is to return to double-digit growth, and we believe that we can
get there with the disciplined execution of our long-term growth
plan."

Mr. Rowe concluded, "As we enter this new phase, our passion
remains the same - to lead this industry by maximizing
shareholder value through solid operating performance, strong
cash flow and sound capitalization, to provide our employees with
competitive compensation and benefits, a quality work environment
and opportunity for advancement, and to provide each family we
serve with excellent quality, value and service."

Founded in 1910, Stewart Enterprises is the third largest
provider of products and services in the death care industry in
the United States, currently owning and operating 309 funeral
homes and 150 cemeteries domestically.

COMPANY FORECASTS FOR FISCAL YEAR 2002

Certain statements made herein or elsewhere by, or on behalf of,
the Company that are not historical facts are intended to be
forward-looking statements within the meaning of the safe harbor
provisions of the Private Securities Litigation Reform Act of
1995.

The forecasts included herein were prepared by the Company's
management for the purpose of providing all investors with
forward-looking financial information frequently sought by the
investment community. The forecasts have not been audited or
otherwise approved by the Company's independent accountants or by
any regulatory authority.

Accuracy of the forecasts is dependent upon assumptions about
events that change over time and is thus susceptible to periodic
change based on actual experience and new developments. The
Company cautions readers that it assumes no obligation to update
or publicly release any revisions to the forecasts made herein
and, except to the extent required by applicable law, does not
intend to update or otherwise revise the forecasts more
frequently than quarterly.

The forecasts are based on a variety of estimates and assumptions
made by management of the Company with respect to, among other
things, industry performance; general economic, market, industry
and interest rate conditions; preneed and at-need sales
activities and trends; fluctuations in cost of goods sold and
other expenses; capital expenditures; and other matters that
cannot be accurately predicted, may not be realized and are
subject to significant business, economic and competitive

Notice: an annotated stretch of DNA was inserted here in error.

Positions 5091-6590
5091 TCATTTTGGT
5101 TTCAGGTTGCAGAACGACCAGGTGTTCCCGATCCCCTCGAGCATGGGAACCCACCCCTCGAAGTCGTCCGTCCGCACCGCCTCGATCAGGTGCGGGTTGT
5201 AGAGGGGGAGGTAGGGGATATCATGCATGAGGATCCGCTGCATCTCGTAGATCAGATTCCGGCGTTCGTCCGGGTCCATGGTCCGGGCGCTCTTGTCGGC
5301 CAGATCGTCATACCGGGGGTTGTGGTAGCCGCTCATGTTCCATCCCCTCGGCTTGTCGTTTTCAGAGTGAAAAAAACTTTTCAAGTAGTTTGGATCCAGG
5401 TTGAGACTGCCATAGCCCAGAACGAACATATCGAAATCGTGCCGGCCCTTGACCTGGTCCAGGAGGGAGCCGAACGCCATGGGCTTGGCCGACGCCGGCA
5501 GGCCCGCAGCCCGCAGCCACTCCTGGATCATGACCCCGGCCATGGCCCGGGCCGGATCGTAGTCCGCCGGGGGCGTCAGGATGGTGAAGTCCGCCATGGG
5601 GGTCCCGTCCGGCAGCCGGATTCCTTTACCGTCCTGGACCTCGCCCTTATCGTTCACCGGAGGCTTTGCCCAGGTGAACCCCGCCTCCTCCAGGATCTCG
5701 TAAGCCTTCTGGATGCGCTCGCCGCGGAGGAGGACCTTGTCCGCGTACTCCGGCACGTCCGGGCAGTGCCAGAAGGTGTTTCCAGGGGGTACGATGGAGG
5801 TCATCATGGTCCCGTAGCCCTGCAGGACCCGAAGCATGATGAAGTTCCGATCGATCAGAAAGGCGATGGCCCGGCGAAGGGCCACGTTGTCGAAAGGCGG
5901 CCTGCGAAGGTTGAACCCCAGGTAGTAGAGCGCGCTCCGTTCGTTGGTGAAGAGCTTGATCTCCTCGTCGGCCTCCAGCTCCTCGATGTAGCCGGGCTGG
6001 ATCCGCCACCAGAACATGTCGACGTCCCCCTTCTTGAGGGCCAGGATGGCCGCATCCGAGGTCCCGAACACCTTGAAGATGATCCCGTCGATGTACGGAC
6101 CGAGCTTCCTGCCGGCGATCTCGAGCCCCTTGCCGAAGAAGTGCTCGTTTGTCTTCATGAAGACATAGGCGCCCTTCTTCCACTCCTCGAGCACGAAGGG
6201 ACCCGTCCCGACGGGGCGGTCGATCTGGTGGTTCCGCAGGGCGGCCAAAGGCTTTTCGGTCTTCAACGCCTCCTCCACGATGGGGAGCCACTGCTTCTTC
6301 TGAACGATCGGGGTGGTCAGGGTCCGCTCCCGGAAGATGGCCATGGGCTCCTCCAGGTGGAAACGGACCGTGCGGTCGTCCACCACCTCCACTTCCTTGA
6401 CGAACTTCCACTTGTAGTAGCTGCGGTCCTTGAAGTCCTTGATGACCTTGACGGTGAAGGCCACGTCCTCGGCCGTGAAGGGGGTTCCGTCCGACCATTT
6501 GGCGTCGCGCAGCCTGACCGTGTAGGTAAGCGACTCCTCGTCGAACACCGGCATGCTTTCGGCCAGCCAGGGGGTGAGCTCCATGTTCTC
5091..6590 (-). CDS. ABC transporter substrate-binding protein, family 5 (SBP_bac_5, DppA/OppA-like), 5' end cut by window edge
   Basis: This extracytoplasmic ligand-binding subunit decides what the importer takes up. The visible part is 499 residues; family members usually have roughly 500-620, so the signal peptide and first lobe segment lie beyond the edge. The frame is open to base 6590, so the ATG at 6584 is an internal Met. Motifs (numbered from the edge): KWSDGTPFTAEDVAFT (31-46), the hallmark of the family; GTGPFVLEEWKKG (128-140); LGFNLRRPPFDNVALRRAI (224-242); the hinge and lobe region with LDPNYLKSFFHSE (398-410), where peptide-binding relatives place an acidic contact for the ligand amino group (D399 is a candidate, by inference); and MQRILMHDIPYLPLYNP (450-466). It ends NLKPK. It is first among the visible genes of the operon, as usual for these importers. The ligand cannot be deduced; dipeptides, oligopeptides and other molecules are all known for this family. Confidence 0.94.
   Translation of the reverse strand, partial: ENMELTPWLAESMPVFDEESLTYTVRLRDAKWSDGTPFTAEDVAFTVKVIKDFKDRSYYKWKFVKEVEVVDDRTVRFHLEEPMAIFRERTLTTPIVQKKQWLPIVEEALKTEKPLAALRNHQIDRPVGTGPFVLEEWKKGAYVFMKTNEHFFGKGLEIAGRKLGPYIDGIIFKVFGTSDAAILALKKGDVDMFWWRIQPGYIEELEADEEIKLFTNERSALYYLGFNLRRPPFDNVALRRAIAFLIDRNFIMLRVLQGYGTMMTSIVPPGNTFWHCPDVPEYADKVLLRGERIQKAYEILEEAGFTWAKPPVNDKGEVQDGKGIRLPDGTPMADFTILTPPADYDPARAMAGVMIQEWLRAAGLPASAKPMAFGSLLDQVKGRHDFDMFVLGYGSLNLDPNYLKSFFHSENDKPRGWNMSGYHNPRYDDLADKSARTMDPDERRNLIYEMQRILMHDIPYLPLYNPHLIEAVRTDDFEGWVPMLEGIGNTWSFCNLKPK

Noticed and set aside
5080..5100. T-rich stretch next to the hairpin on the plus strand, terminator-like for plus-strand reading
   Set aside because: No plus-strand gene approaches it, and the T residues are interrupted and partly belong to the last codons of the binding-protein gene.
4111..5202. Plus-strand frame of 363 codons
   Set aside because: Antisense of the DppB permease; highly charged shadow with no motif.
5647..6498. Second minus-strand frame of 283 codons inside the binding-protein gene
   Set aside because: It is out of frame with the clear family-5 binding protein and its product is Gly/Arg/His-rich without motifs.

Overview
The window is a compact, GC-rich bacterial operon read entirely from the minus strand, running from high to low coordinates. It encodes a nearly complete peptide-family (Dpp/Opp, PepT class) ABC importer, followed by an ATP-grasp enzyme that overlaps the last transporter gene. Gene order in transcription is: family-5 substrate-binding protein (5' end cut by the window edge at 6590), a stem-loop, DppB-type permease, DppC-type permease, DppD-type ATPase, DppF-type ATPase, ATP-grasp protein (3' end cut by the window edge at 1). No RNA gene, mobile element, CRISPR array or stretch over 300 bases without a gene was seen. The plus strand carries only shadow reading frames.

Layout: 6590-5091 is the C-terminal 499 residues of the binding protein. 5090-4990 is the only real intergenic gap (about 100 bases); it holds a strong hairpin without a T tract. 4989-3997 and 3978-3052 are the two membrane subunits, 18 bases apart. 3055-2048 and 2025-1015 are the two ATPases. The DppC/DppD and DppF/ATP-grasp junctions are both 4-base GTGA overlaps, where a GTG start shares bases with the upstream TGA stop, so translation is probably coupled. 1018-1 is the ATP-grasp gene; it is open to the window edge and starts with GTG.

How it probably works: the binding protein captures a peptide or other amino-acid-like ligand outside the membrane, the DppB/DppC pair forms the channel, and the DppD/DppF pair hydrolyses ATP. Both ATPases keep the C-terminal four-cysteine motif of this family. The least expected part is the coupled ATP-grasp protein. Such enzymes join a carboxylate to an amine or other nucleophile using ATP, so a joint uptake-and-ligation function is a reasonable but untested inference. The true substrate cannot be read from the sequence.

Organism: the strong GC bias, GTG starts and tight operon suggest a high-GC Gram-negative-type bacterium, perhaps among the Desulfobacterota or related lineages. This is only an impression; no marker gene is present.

uncertainties, all of which are difficult to predict and many of
which are beyond the Company's control. Accordingly, there can be
no assurance that the assumptions made in preparing the forecasts
will prove accurate, and actual results may vary materially from
those contained in the forecasts. More specific information about
factors that could cause actual results to differ materially from
these forecasts is included herein.

For these reasons, the forecasts should not be regarded as an
accurate prediction of future results, but only of results that
may be obtained if substantially all of management's principal
expectations and assumptions are realized. The Company does not
represent or warrant, and assumes no responsibility for, the
completeness, accuracy or reliability of the forecasts.

Cautionary Statements

The Company cautions readers that the following important
factors, among others, in some cases have affected, and in the
future, could affect, the Company's actual consolidated results
and could cause the Company's actual consolidated results in the
future to differ materially from the goals and expectations
expressed in the forward-looking statements included herein and
in any other forward-looking statements made by or on behalf of
the Company.

Risks Related to the Company's Business

The Company's ability to achieve its debt reduction targets and
to service its debt in the future depends upon the Company's
ability to generate sufficient cash, which depends on many
factors, some of which are beyond the Company's control.

The Company's ability to achieve its debt reduction targets in
the time frame projected by the Company depends upon the
Company's ability to generate sufficient cash from three main
sources: (1) funds received upon the completion of the pending